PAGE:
Dov Gabbay: You’re a legend!

June 25, 2012 4 comments

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Being Head of Department sometimes has its drawbacks, but kicking off the Distinguished Lecture Series of the Department of Informatics at King’s College London on 21 June 2012, and introducing our first speaker has to be one of the highlights so far. Emeritus Professor Dov Gabbay has had a remarkable career in Computer Science, and is rightly regarded as one of the outstanding minds in the area of logic. Dov retired in 2011, but I’m delighted that he remains with us at King’s as Emeritus Professor. Indeed, there’s no sign of him slowing down – he remains as active as he ever was.

As I said when I introduced his lecture, one of my prized possessions is one of Dov’s many volumes on logic in his series of handbooks. I acquired it as a PhD student way back, and have ensured that it stays on my shelf, despite being forced to downsize my book collection on several occasions. So it was an honour and a privilege to invite Dov to deliver his lecture.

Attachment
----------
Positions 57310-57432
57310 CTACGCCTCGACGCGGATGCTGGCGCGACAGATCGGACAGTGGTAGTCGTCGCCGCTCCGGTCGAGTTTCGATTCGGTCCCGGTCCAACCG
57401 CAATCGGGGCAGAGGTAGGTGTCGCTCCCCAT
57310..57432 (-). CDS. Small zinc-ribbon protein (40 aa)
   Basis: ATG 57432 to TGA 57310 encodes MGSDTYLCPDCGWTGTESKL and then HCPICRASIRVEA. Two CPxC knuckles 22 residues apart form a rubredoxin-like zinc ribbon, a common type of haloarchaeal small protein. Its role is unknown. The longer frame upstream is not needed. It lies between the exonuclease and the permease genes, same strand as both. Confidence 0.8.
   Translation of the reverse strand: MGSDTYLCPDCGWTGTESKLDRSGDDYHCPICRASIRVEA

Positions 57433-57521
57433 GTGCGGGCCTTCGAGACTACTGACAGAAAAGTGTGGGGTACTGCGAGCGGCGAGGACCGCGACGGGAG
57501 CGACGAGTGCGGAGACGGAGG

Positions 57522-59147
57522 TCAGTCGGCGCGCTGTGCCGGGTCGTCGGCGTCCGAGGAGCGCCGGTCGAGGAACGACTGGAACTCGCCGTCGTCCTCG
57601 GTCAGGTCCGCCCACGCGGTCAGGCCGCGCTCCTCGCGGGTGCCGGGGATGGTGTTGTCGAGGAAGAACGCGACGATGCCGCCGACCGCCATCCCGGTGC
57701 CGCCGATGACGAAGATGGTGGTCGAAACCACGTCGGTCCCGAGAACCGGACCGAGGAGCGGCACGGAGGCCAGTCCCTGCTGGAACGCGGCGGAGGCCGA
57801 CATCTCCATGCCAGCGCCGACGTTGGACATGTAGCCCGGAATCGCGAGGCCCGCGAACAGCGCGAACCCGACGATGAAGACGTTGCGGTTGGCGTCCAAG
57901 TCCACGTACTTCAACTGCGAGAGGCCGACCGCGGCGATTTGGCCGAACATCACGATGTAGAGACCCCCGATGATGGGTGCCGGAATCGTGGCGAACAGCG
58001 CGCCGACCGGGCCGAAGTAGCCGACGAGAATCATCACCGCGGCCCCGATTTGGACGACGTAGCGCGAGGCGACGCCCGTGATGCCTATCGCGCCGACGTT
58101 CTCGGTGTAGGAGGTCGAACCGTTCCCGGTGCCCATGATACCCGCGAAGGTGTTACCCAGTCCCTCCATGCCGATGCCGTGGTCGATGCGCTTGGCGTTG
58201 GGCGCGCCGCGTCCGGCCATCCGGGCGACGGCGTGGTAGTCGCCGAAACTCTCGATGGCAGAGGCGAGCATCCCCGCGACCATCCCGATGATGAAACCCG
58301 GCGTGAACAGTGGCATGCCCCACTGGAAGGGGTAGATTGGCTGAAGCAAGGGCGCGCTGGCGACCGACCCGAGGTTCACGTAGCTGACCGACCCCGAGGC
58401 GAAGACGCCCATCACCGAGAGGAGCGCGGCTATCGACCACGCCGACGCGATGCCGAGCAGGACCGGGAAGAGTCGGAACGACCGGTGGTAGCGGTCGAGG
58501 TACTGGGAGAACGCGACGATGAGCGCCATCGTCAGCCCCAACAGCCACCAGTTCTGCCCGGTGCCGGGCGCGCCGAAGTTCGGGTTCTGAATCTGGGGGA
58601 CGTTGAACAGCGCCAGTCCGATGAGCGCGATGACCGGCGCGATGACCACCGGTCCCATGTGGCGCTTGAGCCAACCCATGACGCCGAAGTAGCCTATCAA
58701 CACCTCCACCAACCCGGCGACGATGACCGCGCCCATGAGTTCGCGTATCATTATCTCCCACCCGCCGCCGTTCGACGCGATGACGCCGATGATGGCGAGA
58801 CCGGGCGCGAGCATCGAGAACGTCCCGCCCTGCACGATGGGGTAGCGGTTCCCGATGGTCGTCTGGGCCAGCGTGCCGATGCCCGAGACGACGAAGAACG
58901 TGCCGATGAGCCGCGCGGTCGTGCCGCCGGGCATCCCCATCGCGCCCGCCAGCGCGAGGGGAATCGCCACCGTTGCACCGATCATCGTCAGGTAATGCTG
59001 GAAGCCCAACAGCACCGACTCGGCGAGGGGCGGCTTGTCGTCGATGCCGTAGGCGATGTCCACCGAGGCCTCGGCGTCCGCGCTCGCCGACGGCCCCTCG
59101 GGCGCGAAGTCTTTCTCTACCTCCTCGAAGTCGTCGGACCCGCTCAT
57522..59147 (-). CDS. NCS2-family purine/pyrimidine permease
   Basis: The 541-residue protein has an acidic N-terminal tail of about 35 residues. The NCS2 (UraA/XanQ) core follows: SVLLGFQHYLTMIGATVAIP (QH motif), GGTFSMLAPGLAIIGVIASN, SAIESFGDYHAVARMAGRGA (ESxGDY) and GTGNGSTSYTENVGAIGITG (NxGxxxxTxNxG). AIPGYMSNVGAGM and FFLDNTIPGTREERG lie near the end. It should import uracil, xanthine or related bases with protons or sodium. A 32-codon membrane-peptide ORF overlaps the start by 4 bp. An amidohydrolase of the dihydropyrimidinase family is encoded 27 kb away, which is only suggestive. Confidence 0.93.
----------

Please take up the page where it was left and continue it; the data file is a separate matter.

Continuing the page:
Of course, the lecture was outstanding, both instructive and entertaining, and set a very high bar for those who will follow in the series of Informatics Distinguished Lectures (look out for future lectures!). We’ve recorded it on video, and I’ll post a link here (as well as several other places) once it’s available.

As Carlito’s nephew(?) in the film, Carlito’s Way, says to Carlito (played by Al Pacino), “You a ****ing legend, man!” I can think of no one to whom such a statement applies more than Dov.

24 October 2012: VIDEO LINK ADDED

Computation and Intension

April 20, 2012 Leave a comment

The first programmable device was a Jacquard Loom, a textile loom invented by Joseph Jacquard in 1801 which used punched cards to control the pattern woven by the machine.   Changing the punched cards meant the same machine could be used to weave different patterns.      In the 1980s in a factory in Zimbabwe I saw a very similar manufacturing process – relying on punched rubber belts rather than on punched cards – to place bristles into floor brushes; this was on machines made in Sheffield in the 1880s.